Friday, April 12, 2013

Spartacus: Victory

Tonight one of the finest TV shows in history leaves the air as Spartacus: War of the Damned ends with "Victory" on Starz. From the first episode of this show I have been hooked. The acting has been phenomenal, the blood filling the TV screen was reminiscent of 300, and the language used in the series was downright awesome. 

The show followed the slave of the Rome known as Spartacus and his rebellion to conform to being a slave and a gladiator. Through his rebellion his army sent trembles through the Roman empire as he defeated each infantry sent his way, until the final battle with Crassus. 

It's been a brilliant and tragic journey for both character and show, having lost original star Andy Whitfield to cancer back in 2011. In an attempt to keep the story moving during Whitfield's recovery, Starz provide us with 6 prequel episodes aptly named, "Gods of the Arena" which introduced us to Gannicus, the slave that won his freedom in the arena. 

When Whitfield lost his battle with cancer, Starz decided to replace him with Liam McIntrye in the second full season known as "Vengeance." In this season, Spartacus defeated Gaius Claudius Glaber in a fiery battle on Mount Vesuvius. 

In season 3, "War of the Damned" Spartacus continued to thrive and survive, even when hunted by Marcus Crassus. But the weight of all who have fallen in the name of freedom (For Oenomaus, Varro, Mira, Sura and of course Crixus) has become to much to carry and the time has come for Spartacus, Gannicus, and all who remain to either win their freedom or die gloriously in battle. 

Best Quotes of the Series:

Spartacus at the end of Blood and Sand: 
I have done this thing because it is just. Blood demands blood. We have lived and lost at the whims of our masters for to long. I would not have it so. I would not see the passing of a brother, for the purpose of sport. I would not see another heart ripped from a chest, or breath forfeit for no cause. I know not all of you wish this, yet it is done. It is done. Your lives are your own. Forge your own path, or join with us, and together we shall see Rome tremble!

Kill them, Kill them all!

Batiatus and Spartacus: 
Batiatus: What would you do to hold your wife again, to feel the warmth of her skin, to taste her lips, would you kill?

Spartacus: Whoever stood between us. 
Batiatus: How many men? A hundred, A thousand?
Spartacus: I would kill them all.
Once again the gods spread the cheeks and ram c*** in f***ing ass!

And I would soon sever c*** from body than tolerate anyone disparaging it.

Overall I would give this show a 10 out of 10. 

History of Spartacus: 
History tells us that once Spartacus and his band of slave brothers escaped from the House of Batiatus that they moved toward Mount Vesuvius. Once there the slaves named Spartacus, Crixus and Oenomaus as their leaders. Later Gannicus and Castus were also named leaders.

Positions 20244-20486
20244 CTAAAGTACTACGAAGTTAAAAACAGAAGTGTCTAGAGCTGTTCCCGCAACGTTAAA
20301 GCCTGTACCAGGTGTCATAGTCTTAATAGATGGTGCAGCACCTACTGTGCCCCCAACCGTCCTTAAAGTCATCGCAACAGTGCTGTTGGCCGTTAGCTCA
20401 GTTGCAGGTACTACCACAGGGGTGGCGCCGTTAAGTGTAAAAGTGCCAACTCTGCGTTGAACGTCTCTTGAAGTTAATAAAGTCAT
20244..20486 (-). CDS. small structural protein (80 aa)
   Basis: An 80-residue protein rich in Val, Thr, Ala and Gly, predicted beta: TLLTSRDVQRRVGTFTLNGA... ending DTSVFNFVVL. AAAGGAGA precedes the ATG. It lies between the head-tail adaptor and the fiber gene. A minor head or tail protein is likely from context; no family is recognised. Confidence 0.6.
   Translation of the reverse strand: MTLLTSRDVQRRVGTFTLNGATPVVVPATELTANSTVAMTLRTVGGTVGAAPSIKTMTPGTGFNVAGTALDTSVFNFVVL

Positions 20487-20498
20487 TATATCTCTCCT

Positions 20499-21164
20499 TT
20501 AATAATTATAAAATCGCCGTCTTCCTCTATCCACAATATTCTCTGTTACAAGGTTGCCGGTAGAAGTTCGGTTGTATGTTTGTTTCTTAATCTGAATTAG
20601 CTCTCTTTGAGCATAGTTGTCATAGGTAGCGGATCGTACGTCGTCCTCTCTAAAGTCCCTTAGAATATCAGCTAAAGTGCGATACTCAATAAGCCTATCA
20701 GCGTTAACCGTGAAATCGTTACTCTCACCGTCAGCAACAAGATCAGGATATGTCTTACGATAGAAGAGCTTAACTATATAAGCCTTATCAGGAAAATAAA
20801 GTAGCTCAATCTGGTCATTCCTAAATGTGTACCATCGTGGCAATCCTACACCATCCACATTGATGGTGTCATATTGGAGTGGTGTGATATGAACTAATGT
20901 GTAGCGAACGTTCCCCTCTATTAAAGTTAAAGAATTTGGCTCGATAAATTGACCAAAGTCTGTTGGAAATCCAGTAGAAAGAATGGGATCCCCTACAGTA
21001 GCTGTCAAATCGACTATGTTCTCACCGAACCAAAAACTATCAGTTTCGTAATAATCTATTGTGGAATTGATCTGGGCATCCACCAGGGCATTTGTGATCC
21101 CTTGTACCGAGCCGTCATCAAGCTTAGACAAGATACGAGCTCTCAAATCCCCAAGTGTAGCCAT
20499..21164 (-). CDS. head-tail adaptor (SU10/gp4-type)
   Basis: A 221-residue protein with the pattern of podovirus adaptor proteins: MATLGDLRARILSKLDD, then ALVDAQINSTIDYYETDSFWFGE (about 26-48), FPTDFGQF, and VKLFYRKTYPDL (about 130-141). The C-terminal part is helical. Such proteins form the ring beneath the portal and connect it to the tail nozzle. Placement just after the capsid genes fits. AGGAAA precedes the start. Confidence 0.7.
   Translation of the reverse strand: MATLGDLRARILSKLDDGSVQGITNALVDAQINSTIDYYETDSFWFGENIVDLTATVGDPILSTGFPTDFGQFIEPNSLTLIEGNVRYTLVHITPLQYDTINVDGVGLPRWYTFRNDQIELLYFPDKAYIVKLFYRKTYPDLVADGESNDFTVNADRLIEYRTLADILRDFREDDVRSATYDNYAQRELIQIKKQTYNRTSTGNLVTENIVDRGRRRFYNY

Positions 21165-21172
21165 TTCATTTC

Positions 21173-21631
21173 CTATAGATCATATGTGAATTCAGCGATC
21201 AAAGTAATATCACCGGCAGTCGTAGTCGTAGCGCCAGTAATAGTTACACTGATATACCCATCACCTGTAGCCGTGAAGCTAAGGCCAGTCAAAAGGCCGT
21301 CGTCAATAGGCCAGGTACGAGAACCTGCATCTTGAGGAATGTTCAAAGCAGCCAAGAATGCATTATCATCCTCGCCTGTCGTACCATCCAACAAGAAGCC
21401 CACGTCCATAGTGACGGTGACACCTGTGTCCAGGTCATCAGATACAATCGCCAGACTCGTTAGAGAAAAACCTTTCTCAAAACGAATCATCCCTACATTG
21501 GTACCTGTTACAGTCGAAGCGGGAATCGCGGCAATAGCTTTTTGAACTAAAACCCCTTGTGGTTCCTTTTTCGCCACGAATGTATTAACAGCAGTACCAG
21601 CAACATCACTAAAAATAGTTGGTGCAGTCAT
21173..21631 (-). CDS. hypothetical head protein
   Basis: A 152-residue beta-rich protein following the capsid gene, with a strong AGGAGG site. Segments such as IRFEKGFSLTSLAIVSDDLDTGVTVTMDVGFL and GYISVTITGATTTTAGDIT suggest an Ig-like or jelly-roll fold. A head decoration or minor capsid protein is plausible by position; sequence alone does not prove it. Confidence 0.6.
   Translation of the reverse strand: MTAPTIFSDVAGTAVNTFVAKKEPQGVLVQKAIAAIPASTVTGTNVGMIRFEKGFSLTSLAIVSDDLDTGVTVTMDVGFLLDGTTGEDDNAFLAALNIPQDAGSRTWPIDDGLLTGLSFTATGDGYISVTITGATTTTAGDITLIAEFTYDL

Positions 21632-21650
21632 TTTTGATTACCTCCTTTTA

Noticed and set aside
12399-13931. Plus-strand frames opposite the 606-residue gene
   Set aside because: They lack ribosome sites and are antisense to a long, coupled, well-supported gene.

The response of the Romans was hampered by the absence of the Roman legions, which were already engaged in fighting a revolt in Spain and the Third Mithridatic War. Furthermore, the Romans considered the rebellion more of a policing matter than a war. Rome dispatched militia under the command of Praetor Gaius Cladius Glabor, which besieged Spartacus and his camp on Mount Vesuvius, hoping that starvation would force Spartacus to surrender. They were surprised when Spartacus, who had made ropes from vines, climbed down the cliff of the volcano with his men and attacked the unfortified Roman camp in the rear, killing most of them. 

The slaves then defeated a second militia and freed thousands more slaves in the process and built their numbers up to over 70,000. The legion was growing until a third militia was sent that killed some 30,000 slaves led by Crixus, but were later defeated by the slaves led by Spartacus. 

Alarmed by the apparently unstoppable rebellion, the Roman senate charged Marcus Crassus, the wealthiest man in Rome and the only volunteer for the position to end the rebellion. Crassus was put in charge of eight legions, approximately 40,000 - 50,000 trained Roman soldiers, which he treated with harsh, even brutal, discipline, reviving the punishment of unit decimation. When Spartacus and his followers, who for unclear reasons had retreated to the south of Italy, moved northward again in early 71 BC, Crassus deployed six of his legions on the borders and detached his legage Mummius with two legions to maneuver behind Spartacus. Though ordered not to engage the slaves, Mummius attacked at a seemingly opportune moment but was routed. After this, Crassus' legions were victorious in several engagements, forcing Spartacus farther south through Lucania as Crassus gained the upper hand. By the end of 71 BC, Spartacus was encamped in Rhegium, near the Strait of Messina. 

Spartacus then made a deal with the pirates of the seas to transport him and some 2000 of his men to Sicily where Spartacus was hoping to set slaves free and rebuild his army. However, the pirates turned on Spartacus and took payment but never transferred him and his army to Sicily. 

Thus this setup the final battle with Crassus, in 71 BC on the present territory of Senerchia on the right bank of the river Sele in the area that includes the border of Oliveto Citra up to those of Calabritto, near the village of Quaglietta, in High Sele Valley, which at that time was part of Lucania. In the battle Crassus legions defeated Spartacus and his army. Some 6,000 slaves were captured and crucified lining the way from Rome to Capua...Spartacus' body was never found. 

Items in this blog were excerpts from Wikipedia,, and

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